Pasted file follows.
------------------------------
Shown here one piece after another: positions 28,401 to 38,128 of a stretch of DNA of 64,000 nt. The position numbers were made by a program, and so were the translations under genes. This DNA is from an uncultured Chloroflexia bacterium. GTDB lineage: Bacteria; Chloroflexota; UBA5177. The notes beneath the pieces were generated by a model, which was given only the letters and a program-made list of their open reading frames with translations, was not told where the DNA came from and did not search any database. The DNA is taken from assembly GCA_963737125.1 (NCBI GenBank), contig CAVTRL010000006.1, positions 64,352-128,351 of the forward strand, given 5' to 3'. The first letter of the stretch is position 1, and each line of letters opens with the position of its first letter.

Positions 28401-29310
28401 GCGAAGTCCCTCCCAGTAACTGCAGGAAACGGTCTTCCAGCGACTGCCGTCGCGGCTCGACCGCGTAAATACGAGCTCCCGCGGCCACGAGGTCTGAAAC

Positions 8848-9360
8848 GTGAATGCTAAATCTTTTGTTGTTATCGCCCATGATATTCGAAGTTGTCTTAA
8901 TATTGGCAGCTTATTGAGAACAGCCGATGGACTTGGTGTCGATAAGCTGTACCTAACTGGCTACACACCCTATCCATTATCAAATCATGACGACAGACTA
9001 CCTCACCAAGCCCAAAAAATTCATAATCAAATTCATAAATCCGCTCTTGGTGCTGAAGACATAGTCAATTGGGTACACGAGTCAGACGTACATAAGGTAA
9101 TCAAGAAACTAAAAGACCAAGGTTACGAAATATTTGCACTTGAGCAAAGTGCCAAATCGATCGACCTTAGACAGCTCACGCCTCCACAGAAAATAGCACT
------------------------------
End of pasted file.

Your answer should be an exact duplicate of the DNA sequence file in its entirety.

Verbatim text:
Shown here one piece after another: positions 28,401 to 38,128 of a stretch of DNA of 64,000 nt. The position numbers were made by a program, and so were the translations under genes. This DNA is from an uncultured Chloroflexia bacterium. GTDB lineage: Bacteria; Chloroflexota; UBA5177. The notes beneath the pieces were generated by a model, which was given only the letters and a program-made list of their open reading frames with translations, was not told where the DNA came from and did not search any database. The DNA is taken from assembly GCA_963737125.1 (NCBI GenBank), contig CAVTRL010000006.1, positions 64,352-128,351 of the forward strand, given 5' to 3'. The first letter of the stretch is position 1, and each line of letters opens with the position of its first letter.

Positions 28401-29310
28401 GCGAAGTCCCTCCCAGTAACTGCAGGAAACGGTCTTCCAGCGACTGCCGTCGCGGCTCGACCGCGTAAATACGAGCTCCCGCGGCCACGAGGTCTGAAAC

Positions 8848-9360
8848 GTGAATGCTAAATCTTTTGTTGTTATCGCCCATGATATTCGAAGTTGTCTTAA
8901 TATTGGCAGCTTATTGAGAACAGCCGATGGACTTGGTGTCGATAAGCTGTACCTAACTGGCTACACACCCTATCCATTATCAAATCATGACGACAGACTA
9001 CCTCACCAAGCCCAAAAAATTCATAATCAAATTCATAAATCCGCTCTTGGTGCTGAAGACATAGTCAATTGGGTACACGAGTCAGACGTACATAAGGTAA
9101 TCAAGAAACTAAAAGACCAAGGTTACGAAATATTTGCACTTGAGCAAAGTGCCAAATCGATCGACCTTAGACAGCTCACGCCTCCACAGAAAATAGCACT